Archive for the ‘Non-fiction’ Category
The last few posts about our new books here at Shorewood Library have been all about summer reads – which is to say, fiction of all sorts. This week there are some fantastic and awesome new non-fiction titles chilling on the shelves. Pick one up and cool on down.
Ever wanted to know how to do a lot of stuff? Need to be the one to fix something when it breaks or have the answer to the question? This book is for you. From finding your way around the kitchen, to finding your way around a minor emergency, this book has helpful tips and pro instructions galore!
I know what you’re thinking: 600 years of social networking?! But Facebook has not been around for that long! Even MySpace isn’t 600 years old. Well, author DiPiazza takes you back, way back. Back when social networking meant what happened when people talked face to face or communicated via telegram or whatever. Yep, people are social creatures, so social networking is pretty old! This is a really fascinating look at how people communicated before IM, made friends before “Friend” was a verb, and built networks before we were all networked with the Internet. Of course, it also looks at how we do all these things now!
Admit it: before reading this title you had no idea there even were 26 women aviators! There are and they are all amazing to read about. This book basically gives you a mini-bio of each, showcasing what they did to change the course of flight history and women’s history, too. If you loved Code Name Verity by Elizabeth Wein, this book will take you into the real lives of women like Maddie and Queenie who did real, daring things.
This week, in honor of the joyous chaos that is the END OF THE SCHOOL YEAR (OMG!!), I’ve got three recommendations for three brand new books that are just randomly awesome. They’re a little something different to help you kick off the summer time.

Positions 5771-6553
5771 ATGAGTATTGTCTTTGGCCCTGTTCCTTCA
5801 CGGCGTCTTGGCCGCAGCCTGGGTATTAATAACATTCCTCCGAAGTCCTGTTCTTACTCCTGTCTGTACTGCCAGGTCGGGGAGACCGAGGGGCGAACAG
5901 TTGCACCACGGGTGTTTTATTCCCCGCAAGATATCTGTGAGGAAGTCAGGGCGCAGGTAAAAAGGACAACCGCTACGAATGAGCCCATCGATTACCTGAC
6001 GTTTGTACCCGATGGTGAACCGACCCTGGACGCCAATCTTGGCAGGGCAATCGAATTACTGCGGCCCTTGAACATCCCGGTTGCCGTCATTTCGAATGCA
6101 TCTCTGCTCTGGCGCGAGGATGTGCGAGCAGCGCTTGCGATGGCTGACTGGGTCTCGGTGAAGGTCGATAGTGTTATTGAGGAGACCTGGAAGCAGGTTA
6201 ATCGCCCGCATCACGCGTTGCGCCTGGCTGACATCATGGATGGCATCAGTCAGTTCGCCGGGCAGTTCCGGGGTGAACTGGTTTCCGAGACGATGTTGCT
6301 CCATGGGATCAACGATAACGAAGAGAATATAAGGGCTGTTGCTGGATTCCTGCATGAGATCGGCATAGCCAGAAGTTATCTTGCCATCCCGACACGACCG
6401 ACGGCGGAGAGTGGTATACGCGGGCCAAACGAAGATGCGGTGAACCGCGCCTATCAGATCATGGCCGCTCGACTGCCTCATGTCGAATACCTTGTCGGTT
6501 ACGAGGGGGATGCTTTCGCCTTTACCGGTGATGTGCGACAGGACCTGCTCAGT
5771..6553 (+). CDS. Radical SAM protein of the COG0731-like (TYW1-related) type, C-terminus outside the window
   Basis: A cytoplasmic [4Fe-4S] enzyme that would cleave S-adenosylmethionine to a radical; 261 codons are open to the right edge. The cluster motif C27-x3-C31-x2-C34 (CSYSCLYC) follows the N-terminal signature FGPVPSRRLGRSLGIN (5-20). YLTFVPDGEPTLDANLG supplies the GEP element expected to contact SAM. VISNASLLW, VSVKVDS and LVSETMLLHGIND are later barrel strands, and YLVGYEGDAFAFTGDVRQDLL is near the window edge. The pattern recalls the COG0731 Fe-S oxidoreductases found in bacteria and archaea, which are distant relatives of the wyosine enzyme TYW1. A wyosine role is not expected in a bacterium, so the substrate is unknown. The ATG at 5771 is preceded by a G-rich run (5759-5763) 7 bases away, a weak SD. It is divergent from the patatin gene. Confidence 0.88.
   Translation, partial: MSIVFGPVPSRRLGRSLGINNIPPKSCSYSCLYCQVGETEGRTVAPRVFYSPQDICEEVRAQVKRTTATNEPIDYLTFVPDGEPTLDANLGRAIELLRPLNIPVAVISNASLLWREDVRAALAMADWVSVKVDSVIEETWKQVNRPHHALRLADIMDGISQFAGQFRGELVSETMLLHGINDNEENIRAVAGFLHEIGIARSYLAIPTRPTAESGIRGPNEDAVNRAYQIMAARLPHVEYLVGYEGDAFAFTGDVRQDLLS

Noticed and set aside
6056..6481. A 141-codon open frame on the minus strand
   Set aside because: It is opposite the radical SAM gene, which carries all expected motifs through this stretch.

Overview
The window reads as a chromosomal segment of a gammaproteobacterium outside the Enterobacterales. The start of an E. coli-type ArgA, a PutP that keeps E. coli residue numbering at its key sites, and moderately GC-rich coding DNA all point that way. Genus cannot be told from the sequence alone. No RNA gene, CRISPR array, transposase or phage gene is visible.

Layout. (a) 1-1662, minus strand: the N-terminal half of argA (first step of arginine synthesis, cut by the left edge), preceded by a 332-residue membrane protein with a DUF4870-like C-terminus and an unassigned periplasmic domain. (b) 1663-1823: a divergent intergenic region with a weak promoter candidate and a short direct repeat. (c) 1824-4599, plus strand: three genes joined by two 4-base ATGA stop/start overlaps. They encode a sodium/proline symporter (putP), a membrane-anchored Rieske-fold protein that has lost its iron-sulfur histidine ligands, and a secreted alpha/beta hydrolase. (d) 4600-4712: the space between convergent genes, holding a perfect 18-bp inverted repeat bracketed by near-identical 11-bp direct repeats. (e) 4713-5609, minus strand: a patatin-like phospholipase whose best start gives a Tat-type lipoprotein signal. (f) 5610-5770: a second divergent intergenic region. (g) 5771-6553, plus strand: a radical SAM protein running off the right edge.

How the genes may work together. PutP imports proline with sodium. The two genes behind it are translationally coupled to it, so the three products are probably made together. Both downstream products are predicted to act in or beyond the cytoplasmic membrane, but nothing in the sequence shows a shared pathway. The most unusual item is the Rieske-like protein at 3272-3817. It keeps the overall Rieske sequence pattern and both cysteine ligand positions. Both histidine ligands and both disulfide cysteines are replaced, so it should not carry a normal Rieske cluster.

This novel-in-verse is completely captivating. If you’re a fan of Ellen Hopkins or Carol Lynch Williams, check this one out! 10th grader Emma was raised in Japan and feels strong ties there, even when her family is uprooted back to her “home” country, the U.S.A. Her mother is ill – hence the move across the world – and so Emma has more to deal with than the average teenager struggling to fit in in a new place. Emma can’t help but feel displaced, even though she’s supposed to feel at home in a country where her native tongue is spoken daily. Her friends back in Japan are reeling from the devastating tsunami, and Emma is torn between wanting to be with them and needing to be with her ailing mother. To take her mind off things, her grandmother helps her find a volunteer position through which she makes friends and begins to adjust to life stateside. But when she gets the chance to return to Japan, she finds she has grown roots in America – will she leave or stay?
“Third time it happens
I’m crossing the bridge
over a brown-green race of water
that slides through town
on my way to a long-term care center
to start volunteering
to get my courage up” (Text copyright 2013 by Holly Thompson)
You might remember Andrew Smith from the haunting, twisted sci-fi books The Marbury Lens and Passenger. In Winger, Smith does something completely different. This is classic realistic fiction from a male perspective, with a similar style to John Green. Ryan Dean West’s life is complicated. He’s in love with his best friend, who treats him like a little brother. His roommate is scary. And his boarding school is…well, boarding school – lots of drama and high expectations and rugby. Always, there will be rugby. Ryan Dean West makes mistakes, but who wouldn’t in a situation like that? Fortunately for us, his mistakes are honest to life and hilarious to read about.